A range of extra measures aimed at calming Chinese stock markets had the desired effect on Tuesday, sending share prices soaring and halting a two-week slide.
The Shanghai Composite closed the day with a 5.5 per cent gain, having at one point been as much as 5.1 per cent lower. The Shenzhen index also reversed course to rise 4.8 per cent, while the small-cap ChiNext board swung from a 8.1 per cent drop in the morning session to finish 6.4 per cent higher.
The gains snap a losing streak that has wiped more than $2tn off the market capitalisation of companies listed on China’s two stock exchanges since June 12.
Earlier on Tuesday, the Asset Management Association of China issued a statement titled: “Beautiful sunlight always comes after wind and rain,” urging members to “seize the investment opportunity” following a near 25 per cent fall in the Shanghai market over the past fortnight.
周二早些时候，中国证券投资基金业协会(Asset Management Association of China)发布一份题为《艳阳总在风雨后》的倡议书，督促该协会成员在沪市两周来下跌了近25%之后，“积极把握投资良机”。
“As we pursue personal profit, we should also pay attention to others’ profits and not abandon our integrity as we grab for riches, not kill the goose that laid the golden egg,” the industry body said.
The government itself has also been intervening to soothe fears of a stock market collapse, after an unexpected weekend interest rate cut failed to right the ship.
In a statement posted to its official Weibo account late on Monday, the securities watchdog said that an “excessively fast correction” was not healthy — a signal to investors that regulators would seek to stabilise the market.
Separately, late on Monday the finance and social security ministries jointly published draft rules that would permit the state pension fund to invest in stocks, potentially allowing Rmb600bn ($97bn) to enter the market.
“It is clear the authorities are keen to promote stability and we are seeing signs the various Chinese markets are responding,” said Chris Weston, strategist at IG.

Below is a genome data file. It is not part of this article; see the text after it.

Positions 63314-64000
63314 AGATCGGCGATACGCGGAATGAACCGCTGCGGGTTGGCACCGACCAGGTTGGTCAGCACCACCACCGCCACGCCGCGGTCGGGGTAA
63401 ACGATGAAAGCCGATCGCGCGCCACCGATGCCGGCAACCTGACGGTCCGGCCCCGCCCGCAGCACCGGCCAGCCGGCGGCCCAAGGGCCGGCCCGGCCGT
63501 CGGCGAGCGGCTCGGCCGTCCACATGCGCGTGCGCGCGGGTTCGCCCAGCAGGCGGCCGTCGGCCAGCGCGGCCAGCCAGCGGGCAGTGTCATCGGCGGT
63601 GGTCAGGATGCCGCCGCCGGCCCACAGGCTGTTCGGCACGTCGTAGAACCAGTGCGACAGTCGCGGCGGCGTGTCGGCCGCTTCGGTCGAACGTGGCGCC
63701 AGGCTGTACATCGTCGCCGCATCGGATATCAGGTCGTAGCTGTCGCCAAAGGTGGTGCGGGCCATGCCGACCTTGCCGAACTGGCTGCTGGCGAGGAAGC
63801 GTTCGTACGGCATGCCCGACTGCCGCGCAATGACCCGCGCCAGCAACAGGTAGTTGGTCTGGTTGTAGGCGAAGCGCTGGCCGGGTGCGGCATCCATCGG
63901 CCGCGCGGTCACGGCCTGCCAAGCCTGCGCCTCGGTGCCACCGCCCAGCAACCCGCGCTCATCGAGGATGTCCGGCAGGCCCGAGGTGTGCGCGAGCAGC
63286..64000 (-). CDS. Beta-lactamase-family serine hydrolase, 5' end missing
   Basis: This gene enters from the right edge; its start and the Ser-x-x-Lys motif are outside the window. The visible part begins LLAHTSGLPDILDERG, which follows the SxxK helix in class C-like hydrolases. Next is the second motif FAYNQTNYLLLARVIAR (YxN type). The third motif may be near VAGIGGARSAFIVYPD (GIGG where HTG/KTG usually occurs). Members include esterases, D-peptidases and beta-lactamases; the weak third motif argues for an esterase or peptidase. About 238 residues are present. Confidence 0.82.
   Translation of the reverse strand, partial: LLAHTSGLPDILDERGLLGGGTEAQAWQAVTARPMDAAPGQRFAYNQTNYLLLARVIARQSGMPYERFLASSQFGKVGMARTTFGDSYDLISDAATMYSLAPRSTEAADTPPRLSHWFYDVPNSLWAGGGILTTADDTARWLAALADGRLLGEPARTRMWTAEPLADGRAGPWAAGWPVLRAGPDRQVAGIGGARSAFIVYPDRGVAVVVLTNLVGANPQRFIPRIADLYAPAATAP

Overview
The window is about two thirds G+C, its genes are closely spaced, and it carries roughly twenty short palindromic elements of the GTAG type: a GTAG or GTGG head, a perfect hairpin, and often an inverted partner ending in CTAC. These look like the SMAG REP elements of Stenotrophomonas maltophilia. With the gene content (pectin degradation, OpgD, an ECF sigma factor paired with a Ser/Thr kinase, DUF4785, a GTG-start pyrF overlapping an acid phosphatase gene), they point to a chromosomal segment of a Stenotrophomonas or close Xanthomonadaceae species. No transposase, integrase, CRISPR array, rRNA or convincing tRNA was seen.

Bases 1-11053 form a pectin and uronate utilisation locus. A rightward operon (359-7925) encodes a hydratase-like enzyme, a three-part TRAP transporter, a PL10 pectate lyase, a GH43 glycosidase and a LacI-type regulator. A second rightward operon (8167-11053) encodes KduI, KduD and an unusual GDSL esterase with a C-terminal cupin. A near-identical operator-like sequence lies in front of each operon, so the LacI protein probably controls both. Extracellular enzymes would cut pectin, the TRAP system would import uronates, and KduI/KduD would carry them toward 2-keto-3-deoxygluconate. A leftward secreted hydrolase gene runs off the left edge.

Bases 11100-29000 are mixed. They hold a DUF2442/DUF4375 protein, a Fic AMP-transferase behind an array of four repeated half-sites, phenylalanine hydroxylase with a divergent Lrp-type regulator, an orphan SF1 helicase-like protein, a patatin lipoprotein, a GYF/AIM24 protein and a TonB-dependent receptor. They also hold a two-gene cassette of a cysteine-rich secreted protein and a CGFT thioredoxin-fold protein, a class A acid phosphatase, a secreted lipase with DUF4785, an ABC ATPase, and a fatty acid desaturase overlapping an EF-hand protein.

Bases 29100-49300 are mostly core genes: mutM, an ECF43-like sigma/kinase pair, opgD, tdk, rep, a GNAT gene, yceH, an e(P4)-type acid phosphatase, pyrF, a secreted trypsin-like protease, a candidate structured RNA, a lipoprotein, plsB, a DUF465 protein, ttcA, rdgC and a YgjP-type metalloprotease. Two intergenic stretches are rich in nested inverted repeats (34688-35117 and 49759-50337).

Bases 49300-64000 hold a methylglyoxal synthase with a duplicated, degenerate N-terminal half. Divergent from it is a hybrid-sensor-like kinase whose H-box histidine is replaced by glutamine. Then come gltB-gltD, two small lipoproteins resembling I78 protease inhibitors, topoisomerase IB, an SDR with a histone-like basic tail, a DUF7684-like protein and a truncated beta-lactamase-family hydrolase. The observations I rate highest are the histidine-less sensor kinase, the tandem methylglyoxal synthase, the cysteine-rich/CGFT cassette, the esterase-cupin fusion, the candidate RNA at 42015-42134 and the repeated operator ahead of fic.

In addition, there were signs that Central Huijin, the main state-owned financial holding company, had moved to anchor demand for blue-chip stocks by buying Rmb10bn in large-cap exchange-traded funds on Monday.
Chinese equities swung wildly on Monday before ending down significantly, as the central bank’s rate cut failed to slow the market rollercoaster.
The Shanghai Composite index sank another 4.6 per cent in early trading on Tuesday and has now fallen 23 per cent since its seven-year high hit on June 12, putting it in technical “bear market” territory.
Seeking to calm markets, China Securities Regulatory Commission spokesman Zhang Xiaojun said on Weibo that the recent market tumble was the natural result of “profit-taking” following previous big gains. In spite of the market’s fall on Monday, he added, there were more willing buyers than on Friday, while trading volume and liquidity remained healthy.
The draft rules on pension investment follow years of discussions about looser investment restrictions on public pension funds. Greater freedom would allow fund managers to seek higher returns, and help plug a looming pension shortfall as China’s ageing population swells the ranks of retirees. The draft rules would allow up to 30 per cent of the fund to be in stocks. China’s stock market is widely seen as policy-driven, with investors taking cues from state media and official pronouncements about the degree of government support for the market.
During the 2007 bull run that propelled the Shanghai index to a record high, the finance ministry increased a stock transaction to cool the market. As the market was collapsing in 2008, the tax was cut and eventually abolished.
The CSRC has in the past restricted approvals for initial public offerings in times of market weakness to avoid diverting demand from existing shares. IPOs were completely frozen from October 2012 to January 2014.
The state also periodically deploys public funds to boost the market by directly buying shares.
In spite if Monday’s fall stock exchange data show net inflows worth about Rmb95 for four blue-chip ETFs, including those tracking the SSE 50 and CSI 300 large-cap indexes. Local media speculated the inflows may have come from Central Huijin, a subsidiary of the sovereign wealth fund that holds stakes in major domestic financial institutions.
尽管周一股市大跌，但数据显示有价值约95亿元人民币的净资金流入四家蓝筹权重ETF，其中包括跟踪投资上证50 (SSE 50)和沪深300 (CSI 300)权重股指数的ETF基金。中国国内媒体猜测，这些净流入资金可能来自中央汇金。中央汇金是中国主权财富基金的子公司，持有国内主要金融机构的股份。
Central Huijin has frequently stepped in to buy blue chips in periods of flagging confidence. Late last month, an unexpected share sale by Huijin helped spark a big loss.